The Tennessean reported Knoxville Police officers did not show up to Johnson’s apartment, where the crime is alleged to have taken place, until about noon that same day, and then returned at 6 p.m. with a warrant to search the apartment.

      Rausch told the paper that making courtesy calls to UT officials when athletes are suspected in crimes is a common occurrence.

      But Assistant District Attorney Sean McDermott told The Tennessean that “a pre-arrest disclosure of sensitive information that is not made for the purpose of advancing the criminal investigation potentially could violate state law regarding the misuse of official information.”

      Like

  65. Brian says:

    http://espn.go.com/college-sports/story/_/id/15196679/lynn-swann-named-athletic-director-southern-california-trojans

    USC hires Lynn Swann to be the new AD. He has no sports administration experience, which is a huge risk, but his star power might be more important to USC for fundraising in SoCal.

    Like

    • ccrider55 says:

      Phil Knight being allowed to install the “AD with no degree” was dumb, but understandable given Knights clout. This…I’m not sure what to think. There had to be any number of extremely qualified, exceptional administrators with lots of experience.

      Then again, perhaps he will be a quick study and knows when to accept advice (and from whom).

      Like

      • bob sykes says:

        Archie Griffin had a similar job at Ohio State for many years, and he was an effective fund raiser and ambassador. He’s been moved on to another job at tOSU.

        Like

        • Scarlet_Lutefisk says:

          Archie worked his way up through the administration before being named as Assistant AD. Pretty big difference.

          Like

        • Brian says:

          bob sykes,

          “Archie Griffin had a similar job at Ohio State for many years, and he was an effective fund raiser and ambassador. He’s been moved on to another job at tOSU.”

          He was named an Associate AD in 1994 after starting as a Special Assistant to the AD in 1985, and then moved to President and CEO of the Alumni Association. He never became the AD. Now he’s a senior advisor in the Office of Advancement, attending events and doing fundraising.

          Like

    • vp19 says:

      Football uber alles at Exposition Park.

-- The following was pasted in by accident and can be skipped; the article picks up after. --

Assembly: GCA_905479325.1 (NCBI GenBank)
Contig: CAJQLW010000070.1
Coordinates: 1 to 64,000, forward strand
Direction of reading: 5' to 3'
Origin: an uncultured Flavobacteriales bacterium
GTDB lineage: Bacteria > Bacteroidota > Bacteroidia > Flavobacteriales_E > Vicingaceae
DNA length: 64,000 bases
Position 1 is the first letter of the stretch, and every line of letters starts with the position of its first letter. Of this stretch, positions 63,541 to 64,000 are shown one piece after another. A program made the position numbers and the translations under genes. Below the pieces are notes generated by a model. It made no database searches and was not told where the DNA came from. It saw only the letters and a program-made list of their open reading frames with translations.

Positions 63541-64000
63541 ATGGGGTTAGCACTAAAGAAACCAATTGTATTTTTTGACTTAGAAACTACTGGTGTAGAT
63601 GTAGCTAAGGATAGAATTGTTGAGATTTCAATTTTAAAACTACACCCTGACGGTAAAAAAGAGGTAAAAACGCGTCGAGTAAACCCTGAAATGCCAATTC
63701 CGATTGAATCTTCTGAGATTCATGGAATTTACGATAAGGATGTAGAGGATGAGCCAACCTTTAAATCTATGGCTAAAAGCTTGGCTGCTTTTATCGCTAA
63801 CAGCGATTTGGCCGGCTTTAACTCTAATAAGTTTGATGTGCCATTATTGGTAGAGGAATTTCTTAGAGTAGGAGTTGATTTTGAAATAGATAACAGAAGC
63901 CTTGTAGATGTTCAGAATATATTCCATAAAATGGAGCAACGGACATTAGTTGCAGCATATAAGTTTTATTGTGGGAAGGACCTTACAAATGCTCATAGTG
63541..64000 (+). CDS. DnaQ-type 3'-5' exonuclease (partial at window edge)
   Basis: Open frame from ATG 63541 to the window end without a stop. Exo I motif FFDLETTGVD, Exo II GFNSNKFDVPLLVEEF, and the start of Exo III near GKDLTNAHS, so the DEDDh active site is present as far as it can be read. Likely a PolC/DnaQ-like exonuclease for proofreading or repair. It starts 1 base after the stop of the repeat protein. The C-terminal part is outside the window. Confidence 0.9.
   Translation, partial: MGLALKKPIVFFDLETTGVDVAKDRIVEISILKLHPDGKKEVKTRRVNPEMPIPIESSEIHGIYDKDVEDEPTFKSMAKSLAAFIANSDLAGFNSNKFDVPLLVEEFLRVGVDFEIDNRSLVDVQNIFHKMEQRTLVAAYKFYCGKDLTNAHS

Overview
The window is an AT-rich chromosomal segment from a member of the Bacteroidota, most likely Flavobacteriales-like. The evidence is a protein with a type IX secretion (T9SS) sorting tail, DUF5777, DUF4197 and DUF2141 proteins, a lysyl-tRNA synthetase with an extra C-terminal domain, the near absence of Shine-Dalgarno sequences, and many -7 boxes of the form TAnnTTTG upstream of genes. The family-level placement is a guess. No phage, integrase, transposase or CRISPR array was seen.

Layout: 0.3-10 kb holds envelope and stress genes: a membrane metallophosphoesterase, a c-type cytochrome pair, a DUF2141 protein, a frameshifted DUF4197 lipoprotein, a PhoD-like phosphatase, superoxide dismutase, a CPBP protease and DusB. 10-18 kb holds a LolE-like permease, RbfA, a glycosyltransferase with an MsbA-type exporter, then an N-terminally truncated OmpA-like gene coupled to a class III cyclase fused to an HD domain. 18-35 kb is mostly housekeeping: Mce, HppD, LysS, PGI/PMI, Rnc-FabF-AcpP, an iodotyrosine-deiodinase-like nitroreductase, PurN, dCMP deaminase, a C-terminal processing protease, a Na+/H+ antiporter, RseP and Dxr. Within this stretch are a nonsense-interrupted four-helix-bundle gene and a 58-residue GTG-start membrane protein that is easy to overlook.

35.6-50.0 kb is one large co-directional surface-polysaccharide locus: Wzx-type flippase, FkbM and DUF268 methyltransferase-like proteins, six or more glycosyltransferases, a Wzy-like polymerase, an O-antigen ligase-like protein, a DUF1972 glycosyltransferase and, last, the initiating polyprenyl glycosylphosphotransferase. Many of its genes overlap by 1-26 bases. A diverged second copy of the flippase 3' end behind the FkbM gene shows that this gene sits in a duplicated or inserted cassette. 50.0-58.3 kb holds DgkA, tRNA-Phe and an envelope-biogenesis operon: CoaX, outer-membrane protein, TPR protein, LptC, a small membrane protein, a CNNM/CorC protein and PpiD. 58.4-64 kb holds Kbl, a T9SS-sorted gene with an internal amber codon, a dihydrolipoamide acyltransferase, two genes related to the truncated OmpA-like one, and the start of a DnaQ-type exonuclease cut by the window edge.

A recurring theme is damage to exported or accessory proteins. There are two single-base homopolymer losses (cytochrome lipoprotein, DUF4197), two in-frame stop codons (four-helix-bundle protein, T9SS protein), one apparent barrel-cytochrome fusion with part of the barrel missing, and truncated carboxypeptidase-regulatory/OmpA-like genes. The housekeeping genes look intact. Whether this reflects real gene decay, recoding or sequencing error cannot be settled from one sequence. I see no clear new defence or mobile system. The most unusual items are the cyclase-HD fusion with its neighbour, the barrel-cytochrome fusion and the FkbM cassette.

Like

  66. loki_the_bubba says:

    New Mexico State is looking at options.

    NMSU prez:

    “The challenges of Athletic Conference alignment for both our Olympic sports as well as football has inspired the Chair of the Regents Deborah Hicks to form an “Athletic Review Committee” to advise myself and the Regents on options. As you know, we have two more seasons in the FBS Sun Belt Conference and then we are without a home. The Western Athletic Conference is struggling to maintain viability and is having some difficulty adding membership to ensure stability. Some of us have been in conversation with the Big Sky Conference regarding membership, and we have been approached by at least one other conference to consider membership for our Olympic sports. If you have views you wish to express on the subject, send them to me at president@nmsu.edu. You need to be part of the conversation.”

    Like

    • urbanleftbehind says:

      They better get on something or else they’ll be playing in the same futbol americano conference with UANL and Tec de Monterey.

      Like

    • BruceMcF says:

      To me, as someone mentioned at csnbbs, Hawaii, Long Beach State, UC Santa Barbara and UC Irvine (IOW, Big West) sounds a bit more appealing than North Dakota State, South Dakota State, IPFW and Western Illinois (IOW, Big Sky). I haven’t asked my step-dad, who had a couple of year’s temporary ministry in Las Cruces, but I would be surprised if people in Las Cruces would prefer the latter over the former.

      That is, IF the “other conference” is the Big West.

      Like

      • urbanleftbehind says:

        They are somewhat of a basketball school, having hasd some NCAA appearances and being a retirement spot of sorts for the Lou-Do and Reggie Theus. I would think that getting exposure to CA talent rather than being in a farther flung lower tier NCAA DI midwestern conference for MBB and other olympic sports make sense. Their football might be a better fit for one of the lower Texas FCS or even DII conferences (Southland, or even wherever schools like Tarleton and WTAMU are situated). Both Idaho (Vandals) and NMSU have the coincidence and misfortune to be located relatively close to more prominent programs in more populated neighboring states -WSU and UTEP respectively.

        Like

  67. Brian says:

    http://espn.go.com/nfl/story/_/id/15203937/titans-rams-trade-means-nfl-draft

    The Titans wisely traded the 1st pick in the NFL draft to the Rams for a ton of picks. There should be a lot of ripple effects in the draft from this.

    Like

  68. Brian says:

    Qatar may lose the World Cup over human rights issues. A FIFA commissioned report said FIFA needed to back their words with actions and Qatar could face a UN investigation if things don’t change in 12 months.

    http://www.theguardian.com/football/2016/apr/14/fifa-qatar-world-cup-report-human-rights

    Fifa will have to consider the future of the 2022 World Cup in Qatar if its record on the treatment of migrant workers does not improve within 12 months, according to the Harvard professor who has authored an independent report commissioned by world football’s governing body into its human rights responsibilities.

    Fifa has come under fire over its failure to consider human rights issues in host countries including Brazil, Russia and Qatar and its reluctance to exert its influence to improve the situation.

    In particular, the treatment of migrant workers in Qatar building the infrastructure to host the 2022 tournament has come under the spotlight following a series of investigations by NGOs and the Guardian.